Then Castle Rock's version of Shawshank goes deeper. Literally.
The Kid's infamous cage is hidden inside a massive metal container, which is itself behind a massive door, which is itself lodged within the ruined, ash-covered wasteland that is Block F. Officer Zalewski (Noel Fisher) has to really work to find it, and when he does, everyone seems amazed that it could be there at all, not just because of the humanitarian horrors it raises, but because of the sheer effort it took to craft such a hideaway. Warden Lacy (Terry O'Quinn) claims in a voiceover that he built the cage on a direct command from God, and Pangborn claims Lacy told him once that he'd caught the Devil ("the devil was a boy," Pangborn says) in a cage.
You put this all together on one level and you've got the conclusion the guards draw early on: That the Kid is some sort of sex slave Lacy went to great pains to tuck away before his suicide. You put it together in the Castle Rock way, and it's something far more unsettling.
Instead of an ordinary prison headed by a corrupt warden, Castle Rock's Shawshank becomes a seemingly ordinary prison headed by a corrupt warden that — through an act of near-excavation — reveals something even darker than secretly ordering the execution of prisoners. Did the Kid come from a portal to hell beneath the prison? Did he come from somewhere else? Is he wielding a supernatural influence over the place now that he's out of his cage, or are the guards just going crazy? And what does this all have to do with Henry Deaver and his own mysterious disappearance, apparently to some parallel dimension, years earlier?
These questions transform Shawshank from a place where you can find redemption to a place where a ruination far worse than life in prison awaits, and that's pretty far removed from anything in King's original incarnation of the place.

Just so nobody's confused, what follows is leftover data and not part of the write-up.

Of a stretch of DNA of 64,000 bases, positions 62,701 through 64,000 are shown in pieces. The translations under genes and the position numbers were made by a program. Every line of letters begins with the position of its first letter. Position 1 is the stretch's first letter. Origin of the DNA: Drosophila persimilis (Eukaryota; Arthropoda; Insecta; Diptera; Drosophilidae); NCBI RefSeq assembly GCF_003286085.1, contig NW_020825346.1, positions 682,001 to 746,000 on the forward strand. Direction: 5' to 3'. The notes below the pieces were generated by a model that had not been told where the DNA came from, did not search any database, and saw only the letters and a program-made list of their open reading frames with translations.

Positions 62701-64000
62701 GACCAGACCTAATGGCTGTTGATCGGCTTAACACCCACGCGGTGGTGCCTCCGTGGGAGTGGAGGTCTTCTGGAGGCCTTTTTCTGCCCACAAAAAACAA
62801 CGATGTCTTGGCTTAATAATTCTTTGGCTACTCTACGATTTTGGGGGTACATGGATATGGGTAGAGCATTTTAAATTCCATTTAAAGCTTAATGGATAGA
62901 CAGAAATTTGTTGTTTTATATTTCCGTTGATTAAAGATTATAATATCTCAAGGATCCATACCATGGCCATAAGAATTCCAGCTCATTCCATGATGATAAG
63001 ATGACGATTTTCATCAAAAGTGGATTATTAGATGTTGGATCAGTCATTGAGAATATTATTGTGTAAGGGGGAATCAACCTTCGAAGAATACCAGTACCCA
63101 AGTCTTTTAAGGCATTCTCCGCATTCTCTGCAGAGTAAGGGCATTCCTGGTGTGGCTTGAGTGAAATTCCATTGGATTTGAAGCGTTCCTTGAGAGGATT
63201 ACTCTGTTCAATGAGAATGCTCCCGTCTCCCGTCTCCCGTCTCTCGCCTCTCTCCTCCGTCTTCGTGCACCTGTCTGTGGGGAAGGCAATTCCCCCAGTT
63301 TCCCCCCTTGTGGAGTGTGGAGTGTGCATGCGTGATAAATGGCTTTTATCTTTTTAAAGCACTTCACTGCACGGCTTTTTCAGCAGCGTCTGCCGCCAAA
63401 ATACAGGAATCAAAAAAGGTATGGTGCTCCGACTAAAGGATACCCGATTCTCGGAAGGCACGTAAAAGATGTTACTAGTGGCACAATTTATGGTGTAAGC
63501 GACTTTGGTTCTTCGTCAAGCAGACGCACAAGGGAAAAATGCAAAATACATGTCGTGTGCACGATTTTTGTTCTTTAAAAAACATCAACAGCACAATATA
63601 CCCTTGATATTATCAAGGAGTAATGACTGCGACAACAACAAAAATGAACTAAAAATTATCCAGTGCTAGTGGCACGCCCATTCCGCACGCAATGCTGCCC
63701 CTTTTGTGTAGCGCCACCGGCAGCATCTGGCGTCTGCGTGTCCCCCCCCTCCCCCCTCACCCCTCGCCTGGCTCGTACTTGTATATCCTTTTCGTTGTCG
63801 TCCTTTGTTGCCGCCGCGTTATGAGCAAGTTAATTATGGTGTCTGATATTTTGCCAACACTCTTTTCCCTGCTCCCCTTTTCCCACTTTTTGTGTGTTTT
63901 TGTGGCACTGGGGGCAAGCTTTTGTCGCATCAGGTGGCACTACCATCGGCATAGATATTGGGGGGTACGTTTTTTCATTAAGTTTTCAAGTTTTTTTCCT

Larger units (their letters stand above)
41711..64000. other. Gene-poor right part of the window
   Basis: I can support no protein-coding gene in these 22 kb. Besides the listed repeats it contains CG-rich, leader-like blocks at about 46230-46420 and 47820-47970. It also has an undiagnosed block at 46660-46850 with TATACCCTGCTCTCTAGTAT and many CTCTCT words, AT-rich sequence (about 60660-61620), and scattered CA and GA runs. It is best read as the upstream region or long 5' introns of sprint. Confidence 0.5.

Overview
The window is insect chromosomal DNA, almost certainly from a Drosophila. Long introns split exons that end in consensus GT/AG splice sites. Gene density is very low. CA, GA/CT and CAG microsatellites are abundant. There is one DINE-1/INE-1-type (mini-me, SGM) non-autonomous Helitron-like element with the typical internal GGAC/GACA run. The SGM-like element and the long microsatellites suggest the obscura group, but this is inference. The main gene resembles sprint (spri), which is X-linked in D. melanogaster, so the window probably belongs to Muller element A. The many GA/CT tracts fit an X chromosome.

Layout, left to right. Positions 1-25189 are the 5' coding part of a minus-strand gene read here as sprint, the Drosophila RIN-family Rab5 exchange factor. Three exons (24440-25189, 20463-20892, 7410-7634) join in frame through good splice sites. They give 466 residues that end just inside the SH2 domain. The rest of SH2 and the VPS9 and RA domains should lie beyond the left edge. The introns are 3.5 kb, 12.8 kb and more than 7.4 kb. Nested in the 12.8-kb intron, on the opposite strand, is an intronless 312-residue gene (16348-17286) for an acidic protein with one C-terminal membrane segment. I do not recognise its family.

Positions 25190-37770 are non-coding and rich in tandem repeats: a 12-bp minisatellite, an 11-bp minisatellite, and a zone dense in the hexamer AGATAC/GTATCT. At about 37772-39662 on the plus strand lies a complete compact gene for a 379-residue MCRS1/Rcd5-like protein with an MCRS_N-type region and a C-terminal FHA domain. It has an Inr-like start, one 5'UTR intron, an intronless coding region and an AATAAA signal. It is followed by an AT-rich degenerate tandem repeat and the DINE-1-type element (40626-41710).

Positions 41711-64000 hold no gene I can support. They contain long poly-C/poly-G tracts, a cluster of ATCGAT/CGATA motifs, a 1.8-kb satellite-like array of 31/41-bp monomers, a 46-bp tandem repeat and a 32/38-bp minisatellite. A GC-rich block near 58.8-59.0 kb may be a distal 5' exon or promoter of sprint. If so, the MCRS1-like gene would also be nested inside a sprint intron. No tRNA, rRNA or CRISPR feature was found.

And yet, because this is the world of Stephen King, there is all the precedent in the world for something like that to happen. Caste Rock is home to realistic stories like Cujo, but also to flat-out supernatural madness like Needful Things. It's a town where you can walk into the local bar and you're just as likely to hear a story about a grisly murder as you are to hear a story about a very real ghost. Castle Rock radically alters the way we see Shawshank as a place in the Stephen King landscape, but King's own words enchanted that landscape before the show got there.
That Castle Rock's writers not only understood this potential, but embraced it, is the greatest strength this show has demonstrated so far. It could have been a full-blown ripoff of King's tales, with story elements each yanked unceremoniously from one novel or another and then pasted together. Or, it could have been something that only capitalized on the King name and shamelessly went its own way. Instead, we got the perfect dance along the line between those things: A show that knows what makes King's world so compelling, absorbs it into its own fabric, and then weaves something new.
King has often said that he believes stories are found things, like fossils, and the job of the writer is to excavate them. The Castle Rock writers took that advice, dug a little deeper, and what we got was a brilliant twist on a familiar place that's as creepy as it is irresistible.
The first three episodes of Castle Rock are now streaming on Hulu. New episodes arrive every Wednesday.
The views and opinions expressed in this article are the author's, and do not necessarily reflect those of SYFY WIRE, SYFY, or NBC Universal.